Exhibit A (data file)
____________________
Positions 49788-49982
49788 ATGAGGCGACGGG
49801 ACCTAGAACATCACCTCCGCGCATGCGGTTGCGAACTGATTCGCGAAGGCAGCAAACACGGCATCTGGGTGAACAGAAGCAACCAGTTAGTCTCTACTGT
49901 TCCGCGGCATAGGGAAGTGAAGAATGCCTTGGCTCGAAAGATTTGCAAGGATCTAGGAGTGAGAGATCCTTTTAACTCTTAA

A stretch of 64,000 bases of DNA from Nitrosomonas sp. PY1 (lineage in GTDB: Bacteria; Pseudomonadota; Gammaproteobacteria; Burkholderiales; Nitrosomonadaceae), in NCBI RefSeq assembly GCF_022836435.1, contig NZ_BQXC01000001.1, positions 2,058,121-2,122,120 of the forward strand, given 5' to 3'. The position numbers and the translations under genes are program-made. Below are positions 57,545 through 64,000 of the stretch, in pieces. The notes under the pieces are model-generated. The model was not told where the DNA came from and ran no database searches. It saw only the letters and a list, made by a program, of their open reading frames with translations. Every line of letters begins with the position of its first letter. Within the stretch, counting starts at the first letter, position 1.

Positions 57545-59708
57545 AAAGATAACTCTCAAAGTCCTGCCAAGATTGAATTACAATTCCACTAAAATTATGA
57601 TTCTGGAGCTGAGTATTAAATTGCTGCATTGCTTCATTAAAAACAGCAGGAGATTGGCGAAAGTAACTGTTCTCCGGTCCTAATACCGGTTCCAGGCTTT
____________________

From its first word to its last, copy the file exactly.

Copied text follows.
Positions 49788-49982
49788 ATGAGGCGACGGG
49801 ACCTAGAACATCACCTCCGCGCATGCGGTTGCGAACTGATTCGCGAAGGCAGCAAACACGGCATCTGGGTGAACAGAAGCAACCAGTTAGTCTCTACTGT
49901 TCCGCGGCATAGGGAAGTGAAGAATGCCTTGGCTCGAAAGATTTGCAAGGATCTAGGAGTGAGAGATCCTTTTAACTCTTAA

A stretch of 64,000 bases of DNA from Nitrosomonas sp. PY1 (lineage in GTDB: Bacteria; Pseudomonadota; Gammaproteobacteria; Burkholderiales; Nitrosomonadaceae), in NCBI RefSeq assembly GCF_022836435.1, contig NZ_BQXC01000001.1, positions 2,058,121-2,122,120 of the forward strand, given 5' to 3'. The position numbers and the translations under genes are program-made. Below are positions 57,545 through 64,000 of the stretch, in pieces. The notes under the pieces are model-generated. The model was not told where the DNA came from and ran no database searches. It saw only the letters and a list, made by a program, of their open reading frames with translations. Every line of letters begins with the position of its first letter. Within the stretch, counting starts at the first letter, position 1.

Positions 57545-59708
57545 AAAGATAACTCTCAAAGTCCTGCCAAGATTGAATTACAATTCCACTAAAATTATGA
57601 TTCTGGAGCTGAGTATTAAATTGCTGCATTGCTTCATTAAAAACAGCAGGAGATTGGCGAAAGTAACTGTTCTCCGGTCCTAATACCGGTTCCAGGCTTT